Chignal Smealy, St Nicholas

The Church

The church of St Nicholas stands in the village of Chignal Smealy, in a small churchyard.

It was built in the early sixteenth century, and is notable for having been originally constructed of red brick, including the buttresses, hood moulds and tracery (with the exception of the east window, where the tracery has been renewed in stone). Uniquely, even the font is of brick. The roofs are covered with plain tiles.

The tower, brick envelope of the nave (but not the north aisle) and chancel (but not the vestry), the roof timbers, doors, piscinae and niches, font, screen and original benches all date from the early sixteenth century.

Other important features include the octagonal pulpit and the Jacobean communion table, as well as earlier features relating to a church previously on this site, or imported from elsewhere: the brass indent and fragments of stained glass.

The 1847 north aisle and vestry were designed by Joseph Clarke of Lincolns Inn Fields, London (1819/20-1881), a gothic revival architect who specialised in church and school buildings. He was a member of the Ecclesiological Society and surveyor to the dioceses of Canterbury, Rochester and St Albans. His additions to the church are from fairly early in his career, but show an assured familiarity with late medieval/Tudor detailing and complement the original design well.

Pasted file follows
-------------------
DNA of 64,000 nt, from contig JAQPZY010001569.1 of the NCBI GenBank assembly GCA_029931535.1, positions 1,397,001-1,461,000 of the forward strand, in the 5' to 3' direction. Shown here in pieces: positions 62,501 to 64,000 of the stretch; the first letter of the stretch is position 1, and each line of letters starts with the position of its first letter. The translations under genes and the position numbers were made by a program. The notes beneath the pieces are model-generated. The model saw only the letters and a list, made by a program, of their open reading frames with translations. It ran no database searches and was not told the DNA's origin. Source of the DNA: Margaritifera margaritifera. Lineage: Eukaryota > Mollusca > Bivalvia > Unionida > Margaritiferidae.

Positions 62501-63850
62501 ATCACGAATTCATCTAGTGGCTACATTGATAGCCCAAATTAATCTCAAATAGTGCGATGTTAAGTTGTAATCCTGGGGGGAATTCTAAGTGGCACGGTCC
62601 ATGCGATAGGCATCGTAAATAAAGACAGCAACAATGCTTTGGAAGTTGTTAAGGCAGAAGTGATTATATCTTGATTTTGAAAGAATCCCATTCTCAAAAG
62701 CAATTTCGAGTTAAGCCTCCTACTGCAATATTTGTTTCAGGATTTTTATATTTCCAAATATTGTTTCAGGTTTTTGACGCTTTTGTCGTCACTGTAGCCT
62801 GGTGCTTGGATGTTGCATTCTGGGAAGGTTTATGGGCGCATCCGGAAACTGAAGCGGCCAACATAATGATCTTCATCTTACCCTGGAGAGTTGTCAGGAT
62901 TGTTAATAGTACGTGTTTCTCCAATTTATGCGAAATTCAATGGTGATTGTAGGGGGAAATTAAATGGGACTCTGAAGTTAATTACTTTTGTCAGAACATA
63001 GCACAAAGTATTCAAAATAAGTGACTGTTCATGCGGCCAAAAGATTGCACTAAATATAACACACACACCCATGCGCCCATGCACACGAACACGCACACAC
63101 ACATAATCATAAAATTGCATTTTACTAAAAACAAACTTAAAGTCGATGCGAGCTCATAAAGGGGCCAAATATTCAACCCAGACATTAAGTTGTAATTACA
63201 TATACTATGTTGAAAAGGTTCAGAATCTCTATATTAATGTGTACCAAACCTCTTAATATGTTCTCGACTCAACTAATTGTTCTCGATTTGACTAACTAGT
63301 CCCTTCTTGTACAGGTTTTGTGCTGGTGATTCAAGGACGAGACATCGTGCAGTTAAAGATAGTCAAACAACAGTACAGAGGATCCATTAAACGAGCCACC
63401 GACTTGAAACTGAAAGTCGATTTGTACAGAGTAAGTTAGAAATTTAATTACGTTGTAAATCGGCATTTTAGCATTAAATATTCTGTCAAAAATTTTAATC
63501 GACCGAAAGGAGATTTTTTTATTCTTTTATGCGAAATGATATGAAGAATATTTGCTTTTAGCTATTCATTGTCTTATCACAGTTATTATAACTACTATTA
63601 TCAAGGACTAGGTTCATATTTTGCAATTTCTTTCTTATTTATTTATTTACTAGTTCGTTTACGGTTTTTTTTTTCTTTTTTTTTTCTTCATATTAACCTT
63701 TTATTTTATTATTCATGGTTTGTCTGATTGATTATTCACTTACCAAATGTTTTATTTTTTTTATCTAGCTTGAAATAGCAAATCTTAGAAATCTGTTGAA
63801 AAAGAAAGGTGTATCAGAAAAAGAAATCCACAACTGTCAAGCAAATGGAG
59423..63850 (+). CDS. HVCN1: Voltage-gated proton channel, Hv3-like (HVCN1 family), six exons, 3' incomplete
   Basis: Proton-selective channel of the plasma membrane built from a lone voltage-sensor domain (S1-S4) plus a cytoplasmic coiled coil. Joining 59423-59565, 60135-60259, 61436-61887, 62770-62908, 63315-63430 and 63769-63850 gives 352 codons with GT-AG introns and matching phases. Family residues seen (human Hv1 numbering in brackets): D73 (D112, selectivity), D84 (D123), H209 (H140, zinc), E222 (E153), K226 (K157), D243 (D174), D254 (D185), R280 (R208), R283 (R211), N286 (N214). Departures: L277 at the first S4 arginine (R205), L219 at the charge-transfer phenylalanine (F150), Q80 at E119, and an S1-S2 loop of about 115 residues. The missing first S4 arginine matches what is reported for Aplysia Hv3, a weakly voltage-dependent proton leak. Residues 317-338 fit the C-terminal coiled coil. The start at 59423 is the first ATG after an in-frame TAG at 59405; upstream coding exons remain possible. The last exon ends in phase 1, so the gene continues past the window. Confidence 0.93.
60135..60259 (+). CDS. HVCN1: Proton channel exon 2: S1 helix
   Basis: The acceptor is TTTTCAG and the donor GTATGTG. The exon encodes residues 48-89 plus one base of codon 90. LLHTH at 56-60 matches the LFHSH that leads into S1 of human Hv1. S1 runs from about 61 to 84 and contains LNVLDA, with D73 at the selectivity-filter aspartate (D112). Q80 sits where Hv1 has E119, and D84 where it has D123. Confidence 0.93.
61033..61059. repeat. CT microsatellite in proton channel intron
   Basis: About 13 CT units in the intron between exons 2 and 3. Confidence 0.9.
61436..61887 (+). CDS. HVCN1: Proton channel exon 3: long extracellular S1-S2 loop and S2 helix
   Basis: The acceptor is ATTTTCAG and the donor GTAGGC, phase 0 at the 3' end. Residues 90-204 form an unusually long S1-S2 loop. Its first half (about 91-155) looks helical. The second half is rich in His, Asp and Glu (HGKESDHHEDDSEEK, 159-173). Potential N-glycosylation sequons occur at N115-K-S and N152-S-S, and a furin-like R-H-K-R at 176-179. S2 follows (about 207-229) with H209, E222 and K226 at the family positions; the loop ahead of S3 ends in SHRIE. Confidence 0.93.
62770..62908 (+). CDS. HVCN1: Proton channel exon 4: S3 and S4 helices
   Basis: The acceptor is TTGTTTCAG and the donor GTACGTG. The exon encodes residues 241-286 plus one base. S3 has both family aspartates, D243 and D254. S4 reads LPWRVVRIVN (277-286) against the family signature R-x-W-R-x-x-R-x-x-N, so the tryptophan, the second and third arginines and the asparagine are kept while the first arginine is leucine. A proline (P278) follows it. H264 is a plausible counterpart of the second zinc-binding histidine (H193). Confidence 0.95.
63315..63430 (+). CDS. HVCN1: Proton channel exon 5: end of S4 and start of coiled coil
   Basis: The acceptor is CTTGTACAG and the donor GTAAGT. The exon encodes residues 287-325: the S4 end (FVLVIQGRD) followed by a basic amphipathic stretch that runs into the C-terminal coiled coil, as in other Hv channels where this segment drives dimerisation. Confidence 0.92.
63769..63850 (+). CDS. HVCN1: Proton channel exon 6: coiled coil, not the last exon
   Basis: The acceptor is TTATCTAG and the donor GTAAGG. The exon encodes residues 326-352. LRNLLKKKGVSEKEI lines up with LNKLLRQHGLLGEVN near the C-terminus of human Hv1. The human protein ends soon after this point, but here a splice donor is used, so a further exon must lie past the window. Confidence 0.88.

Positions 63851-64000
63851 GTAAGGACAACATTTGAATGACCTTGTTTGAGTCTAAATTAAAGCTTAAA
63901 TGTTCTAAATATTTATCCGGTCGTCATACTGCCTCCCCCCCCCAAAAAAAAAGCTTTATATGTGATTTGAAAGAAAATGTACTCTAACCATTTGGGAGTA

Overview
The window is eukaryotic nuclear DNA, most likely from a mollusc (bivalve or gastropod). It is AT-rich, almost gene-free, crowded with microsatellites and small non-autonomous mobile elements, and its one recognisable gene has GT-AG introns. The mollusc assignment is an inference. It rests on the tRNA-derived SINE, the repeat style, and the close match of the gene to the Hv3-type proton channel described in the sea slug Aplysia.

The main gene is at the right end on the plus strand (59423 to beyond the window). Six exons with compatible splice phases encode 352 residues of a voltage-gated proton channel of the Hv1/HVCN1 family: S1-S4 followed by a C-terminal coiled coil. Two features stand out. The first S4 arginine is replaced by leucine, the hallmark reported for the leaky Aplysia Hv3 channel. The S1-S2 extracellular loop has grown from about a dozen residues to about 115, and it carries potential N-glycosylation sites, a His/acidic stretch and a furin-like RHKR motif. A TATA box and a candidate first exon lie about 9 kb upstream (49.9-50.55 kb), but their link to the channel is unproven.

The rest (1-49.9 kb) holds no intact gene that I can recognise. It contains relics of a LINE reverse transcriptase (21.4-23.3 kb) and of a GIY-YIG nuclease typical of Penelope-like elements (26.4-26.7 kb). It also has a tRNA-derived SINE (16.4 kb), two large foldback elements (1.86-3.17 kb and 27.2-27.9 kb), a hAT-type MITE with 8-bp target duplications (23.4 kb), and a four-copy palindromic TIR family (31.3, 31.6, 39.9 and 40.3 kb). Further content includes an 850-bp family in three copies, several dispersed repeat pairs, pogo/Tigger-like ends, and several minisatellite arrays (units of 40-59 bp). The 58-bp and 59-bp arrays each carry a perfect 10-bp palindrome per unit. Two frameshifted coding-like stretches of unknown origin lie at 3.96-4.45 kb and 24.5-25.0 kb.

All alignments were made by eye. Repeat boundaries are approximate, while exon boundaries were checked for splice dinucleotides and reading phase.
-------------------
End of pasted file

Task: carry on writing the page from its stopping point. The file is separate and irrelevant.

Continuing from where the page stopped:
The church was restored in 1894, when it appears that the plaster was removed from the ceilings and most of the walls. In addition to the loss of historic finishes, this has had the regrettable effects of making the church darker and less easy to heat.

The 1904 alterations and additions are attributed by Bettley & Pevsner to Alfred Young Nutt (1847-1924), surveyor to St George’s Chapel, Windsor and Windsor Castle. This work includes the south porch, the east and west windows, the lectern and reading desk and probably also the reredos, altar (possibly imported) and dado in the chancel and the screen at the south entrance. The Apollo organ is one of several hundred produced by Rushworth & Dreaper between the wars.

The Bats

The church supports populations of Natterer’s, pipistrelle and Brown long-eared bats, possibly with maternity roosts. The active community keeps the church impeccable, but bat urine has marked the brasses and memorials. The project has commissioned protective frames for the war memorial and brasses, which are in keeping with the church interior. These have now been installed so that the church’s heritage is no longer at risk.

Upcoming events

If you’d like to contact or find out more about the church, visit their page on A Church Near You